Thursday, June 16, 2005

Sadie and Jesus Again: Prayer and Dental Hygiene

Two things that Sadie loves to do are pray and brush her teeth.

When Jason was putting a decorative fence around our tomato plants two weeks ago, Sadie clasped her hands and bowed her head and said, "Let's pray." She proceeded to lead us in a prayer of thanksgiving for our home and our family and our tomato plants.

Last night, in the middle of dancing around the living room with Mom and Dad, Sadie stopped and said, "I want to pray." Clasped hands and bowed head and a prayer of thanksgiving for "Mama and Daddy and me" followed.

So many times, before doing anything, from reading a book to eating a piece of candy, Sadie wants to "pray first."

Sadie is also constantly stealing into the bathroom and grabbing her toothbrush or my toothbrush and brushing her teeth. She's very proud of her small, white "chompers," and loves to show them off at every opportunity.

The cool thing about her two latest obsessions is that they are both very, very good for her and are hardly ever inappropriate. Can a child brush her teeth too often? Oh, probably . . . but I do not think Sadie goes overboard by brushing 3-4 times a day. Can a person pray too often? I do not think so. About five years ago, I awoke in the morning with the imperative "Pray without ceasing" placed upon my heart. This command was seared into my being, and, while I have certainly fallen short of pure obedience, it serves as a constant tether from God's heart to mine. If I stray too far from His purpose, it gives me a little pull and draws me back onto my knees.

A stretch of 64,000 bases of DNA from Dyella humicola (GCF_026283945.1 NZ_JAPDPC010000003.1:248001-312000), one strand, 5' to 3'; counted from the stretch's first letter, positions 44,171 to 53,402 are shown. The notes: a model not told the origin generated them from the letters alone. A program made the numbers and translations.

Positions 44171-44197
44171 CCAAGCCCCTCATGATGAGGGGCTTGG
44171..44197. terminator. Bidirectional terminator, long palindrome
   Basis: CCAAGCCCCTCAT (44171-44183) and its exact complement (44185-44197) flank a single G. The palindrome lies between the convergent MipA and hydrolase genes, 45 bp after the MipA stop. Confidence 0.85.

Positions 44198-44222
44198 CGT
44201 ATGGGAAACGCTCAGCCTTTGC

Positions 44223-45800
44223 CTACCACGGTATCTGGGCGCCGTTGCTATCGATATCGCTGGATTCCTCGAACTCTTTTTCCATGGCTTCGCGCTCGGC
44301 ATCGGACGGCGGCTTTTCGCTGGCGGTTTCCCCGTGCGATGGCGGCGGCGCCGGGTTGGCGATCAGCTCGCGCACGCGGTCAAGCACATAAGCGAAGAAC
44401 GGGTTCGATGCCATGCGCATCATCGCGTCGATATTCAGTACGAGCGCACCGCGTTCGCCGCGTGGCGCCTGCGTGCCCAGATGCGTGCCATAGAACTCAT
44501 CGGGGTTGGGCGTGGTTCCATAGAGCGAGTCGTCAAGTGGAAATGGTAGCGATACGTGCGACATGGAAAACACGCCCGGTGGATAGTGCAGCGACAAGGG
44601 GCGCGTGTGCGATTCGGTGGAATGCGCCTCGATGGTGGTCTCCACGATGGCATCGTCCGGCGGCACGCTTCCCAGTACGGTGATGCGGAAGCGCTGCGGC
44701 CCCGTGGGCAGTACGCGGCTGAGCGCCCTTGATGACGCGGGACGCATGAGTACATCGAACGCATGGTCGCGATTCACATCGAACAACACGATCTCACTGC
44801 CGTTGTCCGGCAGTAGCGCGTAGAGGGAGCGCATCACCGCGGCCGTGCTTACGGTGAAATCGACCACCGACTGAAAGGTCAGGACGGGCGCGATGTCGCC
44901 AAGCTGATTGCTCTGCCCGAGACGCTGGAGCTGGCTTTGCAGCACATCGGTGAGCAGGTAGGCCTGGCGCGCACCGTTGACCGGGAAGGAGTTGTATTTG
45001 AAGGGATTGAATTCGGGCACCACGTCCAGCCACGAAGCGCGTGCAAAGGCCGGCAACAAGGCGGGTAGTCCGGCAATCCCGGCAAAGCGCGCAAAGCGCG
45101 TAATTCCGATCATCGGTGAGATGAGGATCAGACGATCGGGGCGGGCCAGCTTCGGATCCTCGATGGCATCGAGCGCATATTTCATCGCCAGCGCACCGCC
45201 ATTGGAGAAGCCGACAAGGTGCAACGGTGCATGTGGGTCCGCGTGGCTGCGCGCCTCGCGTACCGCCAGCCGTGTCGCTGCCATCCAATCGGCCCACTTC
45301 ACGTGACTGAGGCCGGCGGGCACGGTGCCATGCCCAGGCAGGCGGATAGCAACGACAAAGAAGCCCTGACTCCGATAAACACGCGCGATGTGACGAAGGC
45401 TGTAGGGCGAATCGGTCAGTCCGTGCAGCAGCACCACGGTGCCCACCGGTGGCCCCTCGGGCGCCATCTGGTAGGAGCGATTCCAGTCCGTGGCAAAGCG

Two schools of thought seem to exist on the ritual of prayer. The first I shall call the "C.S. Lewis School." Clive thought that it was very important to kneel while praying - "The body ought to pray as well as the soul. Body and soul are both the better for it. . . .The relevant point is that kneeling does matter. . ." - although not the most important thing - " . . .but other things matter even more. A concentrated mind and a sitting body make for better praying than a kneeling body and a mind half asleep. (The Joyful Christian by C.S. Lewis, pg. 89-90)" The second I shall call the "Ronald Reagan School." In this school, prayer is "all the time and anywhere. 'Wherever you are, whatever you're doing, if you want to pray you pray.' (When Character Was King by Peggy Noonan, pg. 98)"

I think that I tend to mix both schools, both setting aside formal times for communion with the Most High, but also, through the boldness granted by trust in my Savior, calling on God at a moment's notice. I find that a quick prayer for strength or guidance, particularly in the midst of a stressful family situation, helps me to focus on Him instead of myself, and this "stepping back" grants immeasurable peace. I know that this privilege of prayer has helped to keep me from saying or doing things to the people I love that I would later regret. The adage holds true: We don't pray to change God, but to let God change us.

More and more, as I grow in this blessed faith given to me ten years ago, I want only to live these words penned by Keith Green:

Make my life a prayer to You
I wanna do what You want me to
No empty words and no white lies
No token prayers, no compromise

Keith Green, circa 1982 (from Make My Life a Prayer by Keith Green, Harvest House Publishers, 2001)

To my Sadie-Bug: Keep on Little Prayer Warrior. I love watching you grow and learn about the Lord. He Who began a good work in you will be faithful to complete it . . .

I hope you are always 100% cavity-free - in your teeth and in your soul.
Peace to all!

1 comment:

Amigo said...

It is a great pleasure and inspiration to see that you are bringing your daughter up to love God.

Based on your side bar on Canada, I really should try to have a better attitude towards our neighbor to the north.